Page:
#amreading Review Time

Book Review: Craig Lancaster does it again with “Quantum Physics”

Get your copy of "Quantum Physics and the Art of Departure"!

I have not been shy about how much I love Craig Lancaster’s writing. His two novels, 600 Hours of Edward and The Summer Son, simply blew me away. And now, Quantum Physics and the Art of Departure, Craig’s first collection of short stories, goes right up there with his novels.

At first I wasn’t sure if I’d enjoy the short stories, since the first one, “Somebody Has to Lose”, moved along slowly. Once I got past a certain point in that story, though, everything began to fly.

The stories in Quantum Physics are all about very human lives set mostly in Montana. I feel the book proved to the outside world how people in Montana are pretty much the same as anyone else. We all experience the same problems in life, no matter where we may live in this country, in this world.

I really enjoyed how unfiltered Craig was in his writing: if you want to read a flowery, family-friendly book,  look elsewhere. Every story includes an element we all wouldn’t openly admit in public : affairs, experimentation, sexual abuse, etc. These are touchy topics, but it is refreshing to have these written about in such a matter-of-fact way.

My favorite stories out of the collection: “This is Butte. You Have Ten Minutes.”, “Cruelty to Animals”, and “The Paper Weight”. All ten are wonderful to read though. Don’t miss it!

Check out Craig’s author page on Amazon for information about his books: Craig Lancaster

#amreading Review Time

Book Review: Charlie Cole’s “Headhunters”

Headhunters is quite the thriller.

TODAY ONLY: Get Headhunters for your Kindle FREE!

There’s a monster at the end of the book, and Charlie Cole sure knows how to work that magic. This is my first time to read any works by Cole, but I already feel that he is an expert writer. I feel honored to write him a review since, in the short amount of time we have known each other (via Twitter), we are becoming quick colleagues.

Headhunters starts out with a bang: Simon’s wife Claire leaves him chasing after her in their respective cars. Then, she dives to her death over the railing.
And the book continues to spin like crazy, with Simon constantly getting curveballs thrown at him as he moves from the Washington, D.C. area to Chicago. He thinks he’s safe there, but then, the chase continues.
Although the subject of the matter is deep and dark (Simon is a secret agent), there are a few times where I end up laughing, i.e., the reference to “literal dead weight”. Also, Cole puts in a quite X-rated scene in the book to lighten things up a bit. I almost felt ashamed while reading that aspect. But then the thrilling parts came back again.
I normally wouldn’t read a book so suspenseful/thrilling/disturbing, but I really enjoyed Headhunters. I practically could not put it down the whole time. Too bad I have classes…I could have finished this book in less than a week. Next time, perhaps? (I love speed-reading but not when there are a billion other things to complete).
If you like a ton of suspense, mystery, action: read Headhunters. You won’t be disappointed. And look out for Cole’s next novel, Suicide Doors, coming out in April.
#amreading Review Time

Book Review: Max Lucado’s Cast of Characters


As you can tell from my picture, Cast of Characters really rocked my boat.

It only took me two years to finally finish it….

Yeah, you wonder why it took so long. Well, a lot of things happened since I requested for this book in 2010…to the point where I had to stop reading for a period of time. Too many headaches, and not related to the book.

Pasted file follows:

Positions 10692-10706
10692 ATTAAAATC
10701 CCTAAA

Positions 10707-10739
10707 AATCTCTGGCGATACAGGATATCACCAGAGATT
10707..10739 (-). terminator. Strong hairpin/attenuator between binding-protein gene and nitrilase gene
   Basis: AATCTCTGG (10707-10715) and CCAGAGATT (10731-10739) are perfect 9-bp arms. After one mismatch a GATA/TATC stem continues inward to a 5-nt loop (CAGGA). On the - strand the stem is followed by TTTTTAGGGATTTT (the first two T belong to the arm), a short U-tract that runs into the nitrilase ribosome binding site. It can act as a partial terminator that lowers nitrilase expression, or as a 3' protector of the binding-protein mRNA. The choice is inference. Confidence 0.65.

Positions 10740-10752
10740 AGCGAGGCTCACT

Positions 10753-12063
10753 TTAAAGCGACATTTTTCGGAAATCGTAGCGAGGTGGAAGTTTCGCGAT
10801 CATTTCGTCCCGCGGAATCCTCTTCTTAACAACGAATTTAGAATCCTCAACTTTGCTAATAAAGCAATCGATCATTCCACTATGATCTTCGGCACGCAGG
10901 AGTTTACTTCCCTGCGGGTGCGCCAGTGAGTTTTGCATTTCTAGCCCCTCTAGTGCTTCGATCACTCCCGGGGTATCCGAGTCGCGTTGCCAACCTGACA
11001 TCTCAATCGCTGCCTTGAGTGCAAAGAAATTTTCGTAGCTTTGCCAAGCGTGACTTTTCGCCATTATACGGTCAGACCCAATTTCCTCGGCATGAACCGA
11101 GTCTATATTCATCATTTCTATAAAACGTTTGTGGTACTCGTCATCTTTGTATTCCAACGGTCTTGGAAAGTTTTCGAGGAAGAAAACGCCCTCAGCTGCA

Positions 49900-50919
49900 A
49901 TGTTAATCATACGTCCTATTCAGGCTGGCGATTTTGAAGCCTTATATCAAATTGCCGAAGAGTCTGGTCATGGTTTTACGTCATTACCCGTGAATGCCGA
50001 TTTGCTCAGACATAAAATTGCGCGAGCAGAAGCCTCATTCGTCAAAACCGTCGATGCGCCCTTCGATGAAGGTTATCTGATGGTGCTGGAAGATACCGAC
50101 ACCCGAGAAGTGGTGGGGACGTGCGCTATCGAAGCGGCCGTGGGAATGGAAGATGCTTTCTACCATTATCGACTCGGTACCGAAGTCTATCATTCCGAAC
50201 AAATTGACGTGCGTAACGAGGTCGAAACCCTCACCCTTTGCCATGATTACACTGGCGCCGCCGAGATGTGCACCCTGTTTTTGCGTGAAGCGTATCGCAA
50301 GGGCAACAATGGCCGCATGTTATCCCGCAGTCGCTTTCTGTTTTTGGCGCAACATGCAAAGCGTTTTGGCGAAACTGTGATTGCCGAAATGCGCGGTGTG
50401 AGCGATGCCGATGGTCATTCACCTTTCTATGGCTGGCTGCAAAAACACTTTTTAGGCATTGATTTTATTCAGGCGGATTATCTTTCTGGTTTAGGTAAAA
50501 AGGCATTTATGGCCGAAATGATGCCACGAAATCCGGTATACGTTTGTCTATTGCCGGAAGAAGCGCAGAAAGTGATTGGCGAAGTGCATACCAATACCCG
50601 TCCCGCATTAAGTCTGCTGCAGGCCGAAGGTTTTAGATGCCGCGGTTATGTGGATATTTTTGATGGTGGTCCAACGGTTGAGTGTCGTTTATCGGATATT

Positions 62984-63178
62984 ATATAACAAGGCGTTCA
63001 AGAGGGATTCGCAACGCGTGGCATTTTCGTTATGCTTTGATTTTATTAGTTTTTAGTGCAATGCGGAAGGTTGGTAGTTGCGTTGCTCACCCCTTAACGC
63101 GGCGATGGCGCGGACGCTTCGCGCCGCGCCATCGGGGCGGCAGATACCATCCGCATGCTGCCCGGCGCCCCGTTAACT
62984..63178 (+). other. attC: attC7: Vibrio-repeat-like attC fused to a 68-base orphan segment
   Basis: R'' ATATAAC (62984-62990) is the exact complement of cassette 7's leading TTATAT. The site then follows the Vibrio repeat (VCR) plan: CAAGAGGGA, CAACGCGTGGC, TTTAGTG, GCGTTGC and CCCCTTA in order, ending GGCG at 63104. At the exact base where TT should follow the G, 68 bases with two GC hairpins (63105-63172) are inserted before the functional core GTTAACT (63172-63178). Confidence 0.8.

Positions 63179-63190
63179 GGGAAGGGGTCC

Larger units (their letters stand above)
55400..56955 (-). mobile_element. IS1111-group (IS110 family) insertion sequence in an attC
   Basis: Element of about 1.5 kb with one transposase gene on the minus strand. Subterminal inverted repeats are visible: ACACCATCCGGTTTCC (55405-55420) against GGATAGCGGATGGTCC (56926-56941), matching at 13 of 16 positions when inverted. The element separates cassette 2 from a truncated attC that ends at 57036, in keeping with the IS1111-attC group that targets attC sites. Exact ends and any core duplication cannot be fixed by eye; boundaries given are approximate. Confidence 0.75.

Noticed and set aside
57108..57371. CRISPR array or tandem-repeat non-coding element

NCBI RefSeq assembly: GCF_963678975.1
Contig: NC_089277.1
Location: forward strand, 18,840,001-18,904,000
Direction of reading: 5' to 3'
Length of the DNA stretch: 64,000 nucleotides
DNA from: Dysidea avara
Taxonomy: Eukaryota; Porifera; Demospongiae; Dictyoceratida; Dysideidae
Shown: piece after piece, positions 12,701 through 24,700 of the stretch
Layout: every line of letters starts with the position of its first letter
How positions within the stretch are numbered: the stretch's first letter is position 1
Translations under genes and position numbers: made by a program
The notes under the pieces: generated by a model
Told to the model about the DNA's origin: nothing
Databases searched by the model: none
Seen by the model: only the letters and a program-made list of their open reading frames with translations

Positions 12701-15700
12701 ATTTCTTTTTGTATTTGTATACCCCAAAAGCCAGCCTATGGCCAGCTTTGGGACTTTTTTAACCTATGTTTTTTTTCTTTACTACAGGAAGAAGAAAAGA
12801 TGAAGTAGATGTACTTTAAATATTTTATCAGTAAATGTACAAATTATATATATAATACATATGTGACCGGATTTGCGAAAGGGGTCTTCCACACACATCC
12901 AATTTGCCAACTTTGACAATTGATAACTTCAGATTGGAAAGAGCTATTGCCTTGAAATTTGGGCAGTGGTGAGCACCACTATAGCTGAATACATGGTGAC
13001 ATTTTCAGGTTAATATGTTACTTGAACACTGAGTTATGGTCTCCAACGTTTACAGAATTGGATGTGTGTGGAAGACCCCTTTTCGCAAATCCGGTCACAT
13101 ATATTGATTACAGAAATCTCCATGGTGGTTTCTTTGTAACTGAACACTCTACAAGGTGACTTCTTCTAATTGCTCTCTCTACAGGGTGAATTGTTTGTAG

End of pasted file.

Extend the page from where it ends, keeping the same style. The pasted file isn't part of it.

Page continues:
But I’m so glad I came back to the book, because it really resonates with me: society believes in Biblical characters being perfect, or that’s how the Bible has become known for.

So many of the characters are flawed, just how we are. Nobody is perfect. And Lucado sets out the many examples from the Bible to shine the light on this truth. Do we need a full book to tell us that we aren’t perfect? Well, the Bible has that all written out. And Lucado condensed it down into understandable, present-day situations.

I highly recommend this book for those who need a quick reminder of our imperfections through the showcase of major Biblical characters. You won’t regret it!

#amreading Promotions

Craig Lancaster’s New Book, now FREE on Smashwords!

What a pleasure to share this news with you all:

My good friend Craig Lancaster is releasing a new book in December. This book, Quantum Physics and the Art of Departure, is a collection of short stories all centered around the theme of separation, all under the Montana sky.

Due to so much schoolwork for grad school so far, I have yet to finish the book, but I do highly recommend you checking out Lancaster’s work. He never disappoints me with his beautiful storytelling (I wrote glowing reviews for his two novels, The Summer Son and 600 Hours of Edward). I’m sure his short stories will also be delights to read.

Ok! So, if you like reading e-books, definitely check out Quantum Physics between now and September 30. You can get the book for FREE on Smashwords, where you can choose from different e-book formats to your liking. Here are the instructions:

* Where you can get the book:
* The coupon code that will allow you to get it for free: EY63S

The coupon is good until Sept. 30. Please feel free to retweet or repost this! GET THE WORD OUT FOR THIS FANTASTIC AUTHOR!
(And note: No, not paid at all to promote this for Craig! I’m doing it because he is AWESOME.)

Daily Post Day 73: A Sentence from the nearest book

Not the actual book nearest to me...

The book closest to me right now:

“Thirty-four cyclists, separated into four groups, participated in the study.”

— From Racing Weight Quick Start Guide

(Gee, that line seems so lackluster to feature…oh well.)